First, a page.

Wednesday, November 26, 2014

The Power Vertical

Surkov’s Last Stand

Is Russia's puppet master playing one last trick?
Is Russia's puppet master playing one last trick?
It’s more than fitting that the circumstances surrounding Vladislav Surkov’s sudden exit from the halls of power continue to be shrouded in mystery a week after the fact.

The master of political subterfuge, the architect of the make-believe democracy, the creator of faux parties and imitation social movements, of course, would have it no other way.

A week after Surkov’s departure as deputy prime minister and government chief of staff was announced, we still don’t even know for sure when exactly he actually tendered his resignation, which was officially announced on May 8.

The Kremlin’s preferred narrative: Surkov resigned on May 7, right after President Vladimir Putin publicly dressed down the government for its poor performance. That is what Putin’s spokesman Dmitry Peskov told journalists.

But Surkov is telling another story.  He insists that he tendered his resignation on April 26 of his own accord, but the Kremlin waited nearly two weeks to announce it.

Prime Minister Dmitry Medvedev was typically wishy-washy on this point. His press secretary said Surkov discussed his resignation with the premier on both April 26 and May 7.

Does this really matter? Actually, probably not. But it is quite telling. The man who for over a decade masterminded Russia’s political narrative on the Kremlin’s behalf is not allowing his old masters to write the script of his banishment.

The authorities couldn’t even get their story straight about who would replace him.

The government first announced that Deputy Prime Minister Arkady Dvorkovich would be Surkov’s replacement. They then walked this back. Dvorkovich would just temporarily handle Surkov’s ministerial duties. His job as government chief of staff would be shared by two of his deputies: Aleksandra Levistskaya and Sergei Prikhodko. 

There was just one problem with this: Levistskaya, it seems, resigned back in April. Oops. Finally, days later, the government announced that Prikhodko would temporarily serve as acting chief of staff alone.

"It’s quite apparent...that the deputy prime minister’s departure was unexpected and that the Kremlin and the government do not have a candidate for the vacancy," the daily "Kommersant" wrote.

The reasons for his departure also remain murky.

Kremlin spokesman Peskov told journalists that it was related to the government’s failure to implement Putin’s decrees, which was Surkov’s responsibility -- but few are buying that explanation.

Most media focused on the fact that Surkov fell out of favor with Putin back in 2011 when he supported keeping Dmitry Medvedev in the Kremlin for a second term as president.

Speculation also zeroed in on a very public conflict he had with the powerful Investigative Committee, which is examining alleged corruption at the Skolkovo scientific and technological center, a flagship Medvedev project that Surkov supervises.

The probe alleges that Skolkovo’s Senior Vice President Aleksei Beltyukov illegally paid opposition politician Ilya Ponomarev $750,000 for lectures and research projects. Press reports from Kremlin-friendly outfits suggested that this illustrated Surkov’s ties with the opposition.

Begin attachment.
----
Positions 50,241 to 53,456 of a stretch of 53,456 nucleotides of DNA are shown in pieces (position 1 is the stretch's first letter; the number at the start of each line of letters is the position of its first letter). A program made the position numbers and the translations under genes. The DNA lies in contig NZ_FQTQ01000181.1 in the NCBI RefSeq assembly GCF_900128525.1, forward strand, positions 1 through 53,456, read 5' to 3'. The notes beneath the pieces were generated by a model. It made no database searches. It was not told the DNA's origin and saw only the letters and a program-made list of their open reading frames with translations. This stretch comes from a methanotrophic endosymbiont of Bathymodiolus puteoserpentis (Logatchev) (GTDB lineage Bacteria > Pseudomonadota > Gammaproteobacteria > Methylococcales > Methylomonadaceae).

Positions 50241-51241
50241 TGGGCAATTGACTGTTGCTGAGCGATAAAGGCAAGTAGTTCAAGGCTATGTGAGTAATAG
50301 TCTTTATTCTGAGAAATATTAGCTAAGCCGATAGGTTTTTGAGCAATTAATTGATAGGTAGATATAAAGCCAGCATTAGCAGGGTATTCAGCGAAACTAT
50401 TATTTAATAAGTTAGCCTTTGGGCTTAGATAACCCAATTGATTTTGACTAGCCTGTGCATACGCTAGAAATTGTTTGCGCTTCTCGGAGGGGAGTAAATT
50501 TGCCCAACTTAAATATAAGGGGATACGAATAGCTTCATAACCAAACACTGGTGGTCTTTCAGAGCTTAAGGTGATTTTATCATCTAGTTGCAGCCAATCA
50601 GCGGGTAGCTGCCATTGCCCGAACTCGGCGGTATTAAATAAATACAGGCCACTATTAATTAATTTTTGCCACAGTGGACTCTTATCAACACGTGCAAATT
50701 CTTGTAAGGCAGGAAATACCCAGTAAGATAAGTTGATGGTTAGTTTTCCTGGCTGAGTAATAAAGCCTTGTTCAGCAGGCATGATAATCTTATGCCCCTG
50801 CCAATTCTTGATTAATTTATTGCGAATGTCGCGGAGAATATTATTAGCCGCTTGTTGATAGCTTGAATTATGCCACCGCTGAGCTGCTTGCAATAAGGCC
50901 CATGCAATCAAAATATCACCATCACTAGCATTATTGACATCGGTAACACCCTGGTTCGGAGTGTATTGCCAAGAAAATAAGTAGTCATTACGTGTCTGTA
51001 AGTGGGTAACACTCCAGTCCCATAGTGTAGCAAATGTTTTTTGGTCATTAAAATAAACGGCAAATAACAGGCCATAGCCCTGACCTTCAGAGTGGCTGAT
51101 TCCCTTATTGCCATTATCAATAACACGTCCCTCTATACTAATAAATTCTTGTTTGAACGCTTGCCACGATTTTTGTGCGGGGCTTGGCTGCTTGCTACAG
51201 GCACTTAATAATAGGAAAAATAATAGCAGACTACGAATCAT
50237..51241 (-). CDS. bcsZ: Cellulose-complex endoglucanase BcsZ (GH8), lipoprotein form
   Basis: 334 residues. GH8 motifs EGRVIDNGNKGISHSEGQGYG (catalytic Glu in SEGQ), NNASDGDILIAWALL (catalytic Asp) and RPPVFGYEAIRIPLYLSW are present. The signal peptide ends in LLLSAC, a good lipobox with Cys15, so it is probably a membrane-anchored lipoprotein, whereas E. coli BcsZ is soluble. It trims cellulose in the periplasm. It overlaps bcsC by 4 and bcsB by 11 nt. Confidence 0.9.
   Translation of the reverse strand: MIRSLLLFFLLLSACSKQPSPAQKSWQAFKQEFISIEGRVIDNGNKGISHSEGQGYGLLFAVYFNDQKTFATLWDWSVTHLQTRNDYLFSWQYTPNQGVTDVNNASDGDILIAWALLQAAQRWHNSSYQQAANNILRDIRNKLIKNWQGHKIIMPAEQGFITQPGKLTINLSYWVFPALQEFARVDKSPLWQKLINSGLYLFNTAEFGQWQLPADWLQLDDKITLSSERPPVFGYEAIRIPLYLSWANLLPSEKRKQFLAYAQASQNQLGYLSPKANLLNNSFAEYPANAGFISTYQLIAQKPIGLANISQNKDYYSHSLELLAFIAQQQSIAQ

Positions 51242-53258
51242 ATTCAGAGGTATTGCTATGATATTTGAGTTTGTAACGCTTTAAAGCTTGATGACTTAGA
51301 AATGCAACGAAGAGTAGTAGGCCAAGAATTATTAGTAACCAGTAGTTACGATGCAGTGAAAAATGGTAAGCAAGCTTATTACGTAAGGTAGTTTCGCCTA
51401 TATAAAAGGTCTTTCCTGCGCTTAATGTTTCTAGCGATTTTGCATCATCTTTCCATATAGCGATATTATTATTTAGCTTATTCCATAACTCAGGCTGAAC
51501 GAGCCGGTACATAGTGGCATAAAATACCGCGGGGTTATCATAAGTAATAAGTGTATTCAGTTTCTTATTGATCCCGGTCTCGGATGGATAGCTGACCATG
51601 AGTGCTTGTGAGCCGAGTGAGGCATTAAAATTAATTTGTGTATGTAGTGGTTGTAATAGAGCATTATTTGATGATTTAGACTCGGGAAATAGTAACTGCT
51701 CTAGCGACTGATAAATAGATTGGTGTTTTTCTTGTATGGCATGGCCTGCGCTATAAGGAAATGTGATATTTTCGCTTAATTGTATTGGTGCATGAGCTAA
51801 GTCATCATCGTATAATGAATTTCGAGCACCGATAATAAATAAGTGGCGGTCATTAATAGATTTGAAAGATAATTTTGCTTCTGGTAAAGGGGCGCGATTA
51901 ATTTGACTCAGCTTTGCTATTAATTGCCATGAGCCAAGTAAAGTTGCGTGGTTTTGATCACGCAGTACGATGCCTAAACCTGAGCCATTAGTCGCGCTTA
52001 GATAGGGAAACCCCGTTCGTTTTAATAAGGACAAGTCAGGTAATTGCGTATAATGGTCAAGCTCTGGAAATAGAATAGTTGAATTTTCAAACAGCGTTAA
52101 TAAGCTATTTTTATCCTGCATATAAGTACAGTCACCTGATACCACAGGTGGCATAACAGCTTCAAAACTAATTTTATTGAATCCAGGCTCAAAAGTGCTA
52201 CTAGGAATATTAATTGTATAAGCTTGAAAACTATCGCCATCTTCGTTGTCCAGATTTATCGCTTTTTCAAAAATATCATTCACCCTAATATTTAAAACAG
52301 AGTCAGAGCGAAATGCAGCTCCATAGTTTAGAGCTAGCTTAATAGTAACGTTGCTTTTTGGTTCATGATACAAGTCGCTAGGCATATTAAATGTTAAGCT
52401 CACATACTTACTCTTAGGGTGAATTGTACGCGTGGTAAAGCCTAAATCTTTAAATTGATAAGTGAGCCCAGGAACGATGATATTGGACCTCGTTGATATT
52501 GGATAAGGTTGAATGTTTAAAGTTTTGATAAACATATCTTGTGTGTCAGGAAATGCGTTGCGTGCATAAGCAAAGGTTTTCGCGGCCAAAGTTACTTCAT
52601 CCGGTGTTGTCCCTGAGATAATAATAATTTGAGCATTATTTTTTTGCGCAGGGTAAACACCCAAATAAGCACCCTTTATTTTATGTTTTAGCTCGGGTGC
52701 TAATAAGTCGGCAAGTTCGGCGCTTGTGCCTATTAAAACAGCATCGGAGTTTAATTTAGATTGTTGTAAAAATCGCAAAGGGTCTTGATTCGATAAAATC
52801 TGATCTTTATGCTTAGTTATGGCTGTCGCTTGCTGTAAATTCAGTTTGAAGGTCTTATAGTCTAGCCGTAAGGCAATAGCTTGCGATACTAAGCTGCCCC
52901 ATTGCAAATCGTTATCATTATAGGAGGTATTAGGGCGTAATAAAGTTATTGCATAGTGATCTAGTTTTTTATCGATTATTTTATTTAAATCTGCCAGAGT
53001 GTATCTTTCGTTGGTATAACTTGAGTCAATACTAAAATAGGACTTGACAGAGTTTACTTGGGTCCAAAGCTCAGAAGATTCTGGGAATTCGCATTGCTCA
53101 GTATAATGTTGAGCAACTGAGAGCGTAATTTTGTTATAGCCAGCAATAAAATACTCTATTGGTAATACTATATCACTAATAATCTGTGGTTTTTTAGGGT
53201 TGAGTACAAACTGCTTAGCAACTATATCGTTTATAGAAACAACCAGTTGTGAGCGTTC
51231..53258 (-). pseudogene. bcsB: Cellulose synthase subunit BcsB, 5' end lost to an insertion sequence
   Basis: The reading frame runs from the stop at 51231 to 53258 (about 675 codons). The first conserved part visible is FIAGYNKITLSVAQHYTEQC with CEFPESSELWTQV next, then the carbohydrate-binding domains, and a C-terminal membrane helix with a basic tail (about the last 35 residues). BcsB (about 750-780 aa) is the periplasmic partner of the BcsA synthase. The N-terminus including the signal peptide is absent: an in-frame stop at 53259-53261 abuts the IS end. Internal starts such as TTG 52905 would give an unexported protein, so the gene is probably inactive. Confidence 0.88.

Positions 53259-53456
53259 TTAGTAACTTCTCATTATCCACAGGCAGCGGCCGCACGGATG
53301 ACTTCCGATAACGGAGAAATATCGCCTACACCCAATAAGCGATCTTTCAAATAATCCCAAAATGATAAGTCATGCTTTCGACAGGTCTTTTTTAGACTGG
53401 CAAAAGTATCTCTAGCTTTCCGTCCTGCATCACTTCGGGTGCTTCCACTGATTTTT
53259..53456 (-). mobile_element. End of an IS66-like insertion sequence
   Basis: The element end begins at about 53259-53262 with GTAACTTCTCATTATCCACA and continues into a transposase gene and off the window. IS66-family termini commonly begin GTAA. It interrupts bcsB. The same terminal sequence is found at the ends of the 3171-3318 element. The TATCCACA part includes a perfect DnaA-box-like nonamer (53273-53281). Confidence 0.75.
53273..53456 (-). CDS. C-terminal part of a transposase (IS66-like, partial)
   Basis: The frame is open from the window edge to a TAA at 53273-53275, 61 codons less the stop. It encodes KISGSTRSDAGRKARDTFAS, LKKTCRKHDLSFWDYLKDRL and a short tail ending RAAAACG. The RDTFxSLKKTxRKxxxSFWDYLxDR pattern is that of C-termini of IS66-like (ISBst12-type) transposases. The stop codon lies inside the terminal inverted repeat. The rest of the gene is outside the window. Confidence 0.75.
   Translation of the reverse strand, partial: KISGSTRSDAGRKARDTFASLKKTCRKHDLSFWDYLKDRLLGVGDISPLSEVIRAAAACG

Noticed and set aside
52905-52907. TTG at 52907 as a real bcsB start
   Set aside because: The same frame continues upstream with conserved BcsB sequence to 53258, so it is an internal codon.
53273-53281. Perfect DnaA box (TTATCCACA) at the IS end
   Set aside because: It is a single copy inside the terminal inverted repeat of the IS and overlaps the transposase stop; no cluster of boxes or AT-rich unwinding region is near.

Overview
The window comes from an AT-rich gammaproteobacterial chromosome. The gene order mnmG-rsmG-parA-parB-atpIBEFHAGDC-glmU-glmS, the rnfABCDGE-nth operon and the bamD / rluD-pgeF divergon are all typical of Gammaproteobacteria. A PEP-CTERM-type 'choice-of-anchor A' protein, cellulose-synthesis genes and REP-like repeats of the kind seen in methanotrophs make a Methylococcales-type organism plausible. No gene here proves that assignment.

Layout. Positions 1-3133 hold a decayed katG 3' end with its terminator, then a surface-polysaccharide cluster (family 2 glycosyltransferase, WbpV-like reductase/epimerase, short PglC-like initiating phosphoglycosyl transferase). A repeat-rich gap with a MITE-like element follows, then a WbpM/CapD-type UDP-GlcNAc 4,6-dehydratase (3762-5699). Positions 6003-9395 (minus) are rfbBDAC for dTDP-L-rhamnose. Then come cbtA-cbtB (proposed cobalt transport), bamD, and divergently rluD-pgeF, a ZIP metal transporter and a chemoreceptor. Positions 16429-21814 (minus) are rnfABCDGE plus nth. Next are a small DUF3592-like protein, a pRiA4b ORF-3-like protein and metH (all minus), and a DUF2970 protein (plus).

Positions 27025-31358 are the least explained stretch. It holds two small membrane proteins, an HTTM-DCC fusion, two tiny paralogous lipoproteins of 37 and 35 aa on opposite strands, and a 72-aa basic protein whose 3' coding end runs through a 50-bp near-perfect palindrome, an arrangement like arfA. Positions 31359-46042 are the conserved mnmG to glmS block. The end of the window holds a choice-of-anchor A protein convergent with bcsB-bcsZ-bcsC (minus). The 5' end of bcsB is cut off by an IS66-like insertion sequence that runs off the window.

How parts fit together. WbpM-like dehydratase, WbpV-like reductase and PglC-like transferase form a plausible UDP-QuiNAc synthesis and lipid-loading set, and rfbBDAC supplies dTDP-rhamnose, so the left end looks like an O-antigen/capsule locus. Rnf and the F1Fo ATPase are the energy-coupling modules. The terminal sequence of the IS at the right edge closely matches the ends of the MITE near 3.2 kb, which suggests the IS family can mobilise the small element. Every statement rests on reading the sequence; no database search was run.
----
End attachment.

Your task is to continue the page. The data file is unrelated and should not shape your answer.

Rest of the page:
In a speech at the London School of Economics on May 2, Surkov criticized the investigation, sparking a harsh response from Investigative Committee spokesman Vladimir Markin. In an article in the pro-Kremlin daily "Izvestia," Markin ridiculed Surkov’s "pitiful moaning from London," adding that it "would not stop the Investigative Committee from doing its job."

And some accounts simply suggested that, after masterminding high Kremlin intrigue for so long, Surkov was just bored with the mundane work of day-to-day governance.

Surkov himself was typically cryptic about what is really going on. "I’ll tell you about it later, when it is appropriate," he told "Kommersant."

So is Surkov playing some deeper game here? Mikhail Rostovsky, chief political analyst for the daily "Moskovsky komsomolets," thinks so.  

"Russia’s former chief puppet master has refused to play the role of the loser in Putin’s puppet theater," Rostovsky wrote this week.

"I venture to suggest that the government chief of staff’s departure was not part of Putin’s plans," Rostovsky continued. "Why? Because in the political drama that Putin is now playing out, each person has been assigned his own role. The president’s own role was to constantly kick the government and exclaim: 'You losers! You are failing to execute my edicts!'"

And the role of the government and its chief of staff "was to make feeble attempts to justify itself and to promise to mend its ways."

Using the government as a lightning rod allowed Putin to deflect criticism for any crisis that may arise -- like the economic downturn many are predicting -- and to reinforce his image as the strong national leader.

"Surkov has, to a degree, wrecked Putin’s game," Rostovsky wrote. "Putin can, of course, continue to use Medvedev’s Cabinet as a whipping boy. But it seems that Surkov’s departure has weakened the government to such an extent that it will now be difficult to treat it without a pitying smile...Putin has discredited the government so successfully that Medvedev no longer has the strength to bear the burden of responsibility. And that burden now falls on the president’s shoulders."